Show officials say a number of kids in their county weren’t set up to show ring animals, but they could raise commercial heifers. The first year there 17 pairs of heifers in the show, and this year it’s grown to 43 pairs.
“When you’re out in the middle of the night pulling sheep and calves that I guess that I guess it develops you as, it gives you a different outlook on life, where you used to life throwing you curves.”
Matthew Corn told us you learn to expect the unexpected.
“This particular set of heifers here, the first day we got them we were loading them up on the trailer and I was following them up the chute to shut the gate on ‘em, and before I knew it they came around and turned around and came back out and ran, all three of them ran me over.”
“One year, my best heifer out of the group, and the two that matched together, one of them got pregnant, so I ended up having to haul her back home and so making sure they don’t jump fences, they don’t get out, they stay where they’re supposed to be when they’re supposed to be at all times is difficult.”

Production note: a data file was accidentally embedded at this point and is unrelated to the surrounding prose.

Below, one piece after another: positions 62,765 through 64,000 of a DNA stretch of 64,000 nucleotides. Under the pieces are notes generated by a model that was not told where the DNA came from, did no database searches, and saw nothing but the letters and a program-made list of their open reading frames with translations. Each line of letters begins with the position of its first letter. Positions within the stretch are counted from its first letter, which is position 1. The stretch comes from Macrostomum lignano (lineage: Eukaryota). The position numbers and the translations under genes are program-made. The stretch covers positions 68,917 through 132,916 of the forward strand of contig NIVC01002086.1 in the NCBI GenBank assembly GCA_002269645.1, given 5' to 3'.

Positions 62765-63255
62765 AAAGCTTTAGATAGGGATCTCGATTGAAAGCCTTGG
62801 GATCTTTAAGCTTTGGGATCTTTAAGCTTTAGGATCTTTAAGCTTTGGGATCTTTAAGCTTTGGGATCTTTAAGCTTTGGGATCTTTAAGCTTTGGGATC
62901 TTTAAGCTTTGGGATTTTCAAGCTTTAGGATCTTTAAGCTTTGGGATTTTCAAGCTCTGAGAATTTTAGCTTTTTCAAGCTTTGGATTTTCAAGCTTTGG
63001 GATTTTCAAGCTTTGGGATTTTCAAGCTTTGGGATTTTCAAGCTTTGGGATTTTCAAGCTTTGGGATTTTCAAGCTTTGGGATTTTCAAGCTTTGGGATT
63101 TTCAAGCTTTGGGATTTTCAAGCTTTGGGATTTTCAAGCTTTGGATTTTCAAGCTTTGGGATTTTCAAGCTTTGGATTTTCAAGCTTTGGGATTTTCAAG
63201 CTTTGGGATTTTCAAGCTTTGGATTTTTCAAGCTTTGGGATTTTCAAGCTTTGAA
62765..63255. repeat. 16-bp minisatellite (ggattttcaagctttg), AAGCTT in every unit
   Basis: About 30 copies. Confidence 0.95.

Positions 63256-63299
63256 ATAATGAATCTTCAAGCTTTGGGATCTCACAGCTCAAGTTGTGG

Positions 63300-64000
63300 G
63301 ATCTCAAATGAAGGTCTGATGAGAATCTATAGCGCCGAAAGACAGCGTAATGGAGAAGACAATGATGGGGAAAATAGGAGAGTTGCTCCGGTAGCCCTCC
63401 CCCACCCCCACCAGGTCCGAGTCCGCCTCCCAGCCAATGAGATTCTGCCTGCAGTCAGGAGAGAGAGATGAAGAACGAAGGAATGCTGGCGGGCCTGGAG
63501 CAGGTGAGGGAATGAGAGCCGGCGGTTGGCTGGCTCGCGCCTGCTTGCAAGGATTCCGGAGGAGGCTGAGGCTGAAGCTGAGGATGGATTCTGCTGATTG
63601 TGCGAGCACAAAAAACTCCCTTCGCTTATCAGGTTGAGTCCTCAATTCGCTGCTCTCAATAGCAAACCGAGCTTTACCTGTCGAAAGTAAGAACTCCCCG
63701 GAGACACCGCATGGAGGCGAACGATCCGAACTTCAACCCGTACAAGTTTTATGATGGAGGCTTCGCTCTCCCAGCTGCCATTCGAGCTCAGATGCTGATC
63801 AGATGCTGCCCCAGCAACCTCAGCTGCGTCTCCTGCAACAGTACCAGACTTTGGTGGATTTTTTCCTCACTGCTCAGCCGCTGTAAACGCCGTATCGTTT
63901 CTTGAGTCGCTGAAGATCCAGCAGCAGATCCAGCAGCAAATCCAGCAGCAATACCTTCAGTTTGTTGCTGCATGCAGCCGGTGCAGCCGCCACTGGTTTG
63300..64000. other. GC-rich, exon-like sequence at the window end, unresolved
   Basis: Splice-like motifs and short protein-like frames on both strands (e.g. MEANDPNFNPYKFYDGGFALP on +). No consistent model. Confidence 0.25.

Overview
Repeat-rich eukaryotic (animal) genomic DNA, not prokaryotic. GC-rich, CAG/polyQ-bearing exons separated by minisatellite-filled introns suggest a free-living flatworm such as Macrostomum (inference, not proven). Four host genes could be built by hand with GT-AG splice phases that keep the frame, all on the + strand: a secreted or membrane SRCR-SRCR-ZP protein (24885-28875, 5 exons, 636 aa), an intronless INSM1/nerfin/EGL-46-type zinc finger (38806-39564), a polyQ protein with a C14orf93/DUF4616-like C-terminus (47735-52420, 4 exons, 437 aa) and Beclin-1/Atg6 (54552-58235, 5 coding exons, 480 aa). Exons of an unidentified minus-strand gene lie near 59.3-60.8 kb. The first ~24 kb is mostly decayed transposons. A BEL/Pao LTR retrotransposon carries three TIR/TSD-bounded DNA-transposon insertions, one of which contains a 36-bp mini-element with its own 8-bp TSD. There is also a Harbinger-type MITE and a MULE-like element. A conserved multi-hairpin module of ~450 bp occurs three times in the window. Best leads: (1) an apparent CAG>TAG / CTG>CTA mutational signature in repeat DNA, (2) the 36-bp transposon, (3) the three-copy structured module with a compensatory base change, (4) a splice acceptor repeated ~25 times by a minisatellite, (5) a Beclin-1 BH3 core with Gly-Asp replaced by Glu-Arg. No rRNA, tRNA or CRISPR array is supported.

Matthew says the commercial heifer project is good for both the sellers and the buyers.
“The buyers, they get really good quality heifers. Every year, what I do, I end up buying three or four different heifers at one time so I can take the two that I want, that match best to me to the show, and keep the other two for myself and build on my herd.”
In addition to raising the heifers, show participants are judged on record keeping and how well they do in an interview.
“I like designing the record book, and I love taking the pictures of the heifers.”
All three of these kids are planning on staying involved in agriculture, but Carlye Dozier’s plans were a little surprising.
“I’ve always been fascinated with law enforcement and agriculture, so I’m going to kind of throw them together and I want to be in the FBI Agri-Terrorism branch.”
I’m Ashley Batey, looking at the future of Brazos Valley agriculture, From The Ground Up.
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